Interviewed by this writer about Manchester’s football economy, back in 2016, Manchester City Council leader Sir Richard Leese seemed uncertain at how to field the questions relating to his council administration’s major partner. With such an extended charge sheet against the Emirate, and given that the piece of prime real estate once known as the ‘City of Manchester Stadium’ was practically gifted to Manchester City football club in 2002, and given the enormous joint foray into the Mancunian property game currently being undertaken in collaboration with the Abu Dhabi group (known as the Manchester Life partnership) one might have expected a robust defence of real world politics. Sir Richard, though, seemed to enter a slightly strange relativist dimension at that point in the conversation.

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Sir Richard Leese: "Abu Dhabi isn’t Qatar..."

Asked how many jobs had been created on the back of the £1bn+ Eastlands development he pointed to the 250 or so full time office posts which have been created around Sportcity. Pressed on the Emirate’s expansion into luxury apartments he claimed there had been a lack of demand for social housing. “Until relatively recently we couldn’t fill it,” he countered.

As for human rights: “Well, Abu Dhabi isn’t Qatar. I don’t think it’s a comparable regime. I’ve only been to Abu Dhabi once but actually I have read a history of Abu Dhabi which is very interesting. You wonder why they are so disposed to the UK given what we’ve done to them over the years.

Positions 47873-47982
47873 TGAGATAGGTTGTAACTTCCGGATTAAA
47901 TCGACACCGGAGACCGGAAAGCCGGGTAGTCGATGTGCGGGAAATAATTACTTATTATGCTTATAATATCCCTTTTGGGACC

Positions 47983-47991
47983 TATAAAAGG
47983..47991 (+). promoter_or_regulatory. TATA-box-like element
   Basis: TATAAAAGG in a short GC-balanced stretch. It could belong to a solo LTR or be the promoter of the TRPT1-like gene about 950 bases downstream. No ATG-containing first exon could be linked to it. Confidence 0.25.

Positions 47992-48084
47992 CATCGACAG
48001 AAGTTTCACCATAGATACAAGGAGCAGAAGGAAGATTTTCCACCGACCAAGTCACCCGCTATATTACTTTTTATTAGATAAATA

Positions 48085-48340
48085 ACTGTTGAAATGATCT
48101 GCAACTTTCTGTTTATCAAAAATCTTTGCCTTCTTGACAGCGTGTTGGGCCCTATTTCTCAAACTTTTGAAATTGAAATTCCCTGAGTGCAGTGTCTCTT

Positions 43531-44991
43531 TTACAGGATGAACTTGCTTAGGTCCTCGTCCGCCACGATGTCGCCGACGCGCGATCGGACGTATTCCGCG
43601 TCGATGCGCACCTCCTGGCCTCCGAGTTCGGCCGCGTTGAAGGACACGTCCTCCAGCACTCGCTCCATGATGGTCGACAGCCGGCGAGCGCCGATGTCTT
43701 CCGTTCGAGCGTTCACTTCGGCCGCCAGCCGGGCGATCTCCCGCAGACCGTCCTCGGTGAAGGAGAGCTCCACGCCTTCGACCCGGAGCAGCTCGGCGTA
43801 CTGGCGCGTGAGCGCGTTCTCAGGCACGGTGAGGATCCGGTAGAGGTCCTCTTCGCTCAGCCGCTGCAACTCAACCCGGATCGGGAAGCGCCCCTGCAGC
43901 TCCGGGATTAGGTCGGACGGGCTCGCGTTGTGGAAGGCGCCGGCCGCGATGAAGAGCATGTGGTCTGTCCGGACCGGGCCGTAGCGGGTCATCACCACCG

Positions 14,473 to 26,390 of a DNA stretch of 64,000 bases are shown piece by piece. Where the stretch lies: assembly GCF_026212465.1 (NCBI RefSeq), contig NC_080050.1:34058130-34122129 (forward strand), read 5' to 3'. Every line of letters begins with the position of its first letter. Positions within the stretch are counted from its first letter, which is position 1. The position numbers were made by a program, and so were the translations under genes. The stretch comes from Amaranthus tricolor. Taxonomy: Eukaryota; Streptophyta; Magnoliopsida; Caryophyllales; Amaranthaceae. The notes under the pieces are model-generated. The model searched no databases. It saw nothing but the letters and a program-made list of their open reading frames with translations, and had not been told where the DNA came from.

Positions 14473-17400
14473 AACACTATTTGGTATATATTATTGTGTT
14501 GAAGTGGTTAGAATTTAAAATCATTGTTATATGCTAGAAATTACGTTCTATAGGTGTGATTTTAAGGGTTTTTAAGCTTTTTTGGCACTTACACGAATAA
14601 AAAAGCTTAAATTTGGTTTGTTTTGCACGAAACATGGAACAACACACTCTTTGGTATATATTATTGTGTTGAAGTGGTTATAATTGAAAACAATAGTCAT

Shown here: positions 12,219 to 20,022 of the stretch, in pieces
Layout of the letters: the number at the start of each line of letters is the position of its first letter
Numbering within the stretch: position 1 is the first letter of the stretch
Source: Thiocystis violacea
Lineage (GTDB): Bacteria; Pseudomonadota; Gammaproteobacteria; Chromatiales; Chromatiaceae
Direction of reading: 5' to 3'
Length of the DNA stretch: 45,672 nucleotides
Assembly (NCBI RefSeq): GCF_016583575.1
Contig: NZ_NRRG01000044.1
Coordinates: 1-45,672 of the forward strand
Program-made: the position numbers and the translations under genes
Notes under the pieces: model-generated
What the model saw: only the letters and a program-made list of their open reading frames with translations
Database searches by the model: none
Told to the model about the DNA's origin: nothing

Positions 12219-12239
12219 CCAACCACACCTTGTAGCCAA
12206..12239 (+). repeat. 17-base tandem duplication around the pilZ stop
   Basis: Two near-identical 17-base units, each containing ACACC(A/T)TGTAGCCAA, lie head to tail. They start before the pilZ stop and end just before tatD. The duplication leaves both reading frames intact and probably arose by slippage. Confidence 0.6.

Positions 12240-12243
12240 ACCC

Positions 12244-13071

“From what I can see they don’t have the same way of treating migrant workers as you have in Qatar. Abu Dhabi is a relatively conservative Muslim regime but I suppose if you get into the issue of covered heads for women, actually they expect men to cover their heads as well.”

You’re more likely to bring about change by engaging than by not engaging, was the general line.

Manchester Life 2
In 2014, Abu Dhabi United Group and Manchester City Council established the Manchester Life joint venture and set about transforming Ancoats

We needn’t be naïve about the ways of the world, but it may be worth asking ourselves to what extent we require an ethical policy regarding inward investment into Manchester. In fact, that’s precisely what Greater Manchester Housing Action are doing, having called a public meeting for December 3 (details below), to be co-hosted with Amnesty Inernational.

According to GMHA spokesman Issac Rose enough is enough.

“Manchester's superheated housing market is being driven by 'big capital' from around the world. One thing that is clear is that some of this capital comes from unethical places - places such as UAE which have appalling records on human rights.

“Manchester has a proud history of standing up against injustice around the world - from the workers who struck in solidarity with slaves in the US south to its heroic stand against apartheid South Africa. It's in this tradition of Manchester that GMHA is co-hosting this event with Amnesty, and why we're calling for the council to end its cosy relationship with human-rights abusing regimes."

Whatever happens to Hedges, there’s no question that the affairs of the UAE and those of Manchester have become mutually involved. But is the denial of free speech, the suffering of millions, the corruption of football and the despoiling of our Manchester’s economy an acceptable price to pay for the glamour of Pep?

A Public Meeting on the Partnership between Manchester City Council and Abu Dhabi: Saturday 8 December, 11am – 12.45pm. Methodist Central Buildings, Oldham Street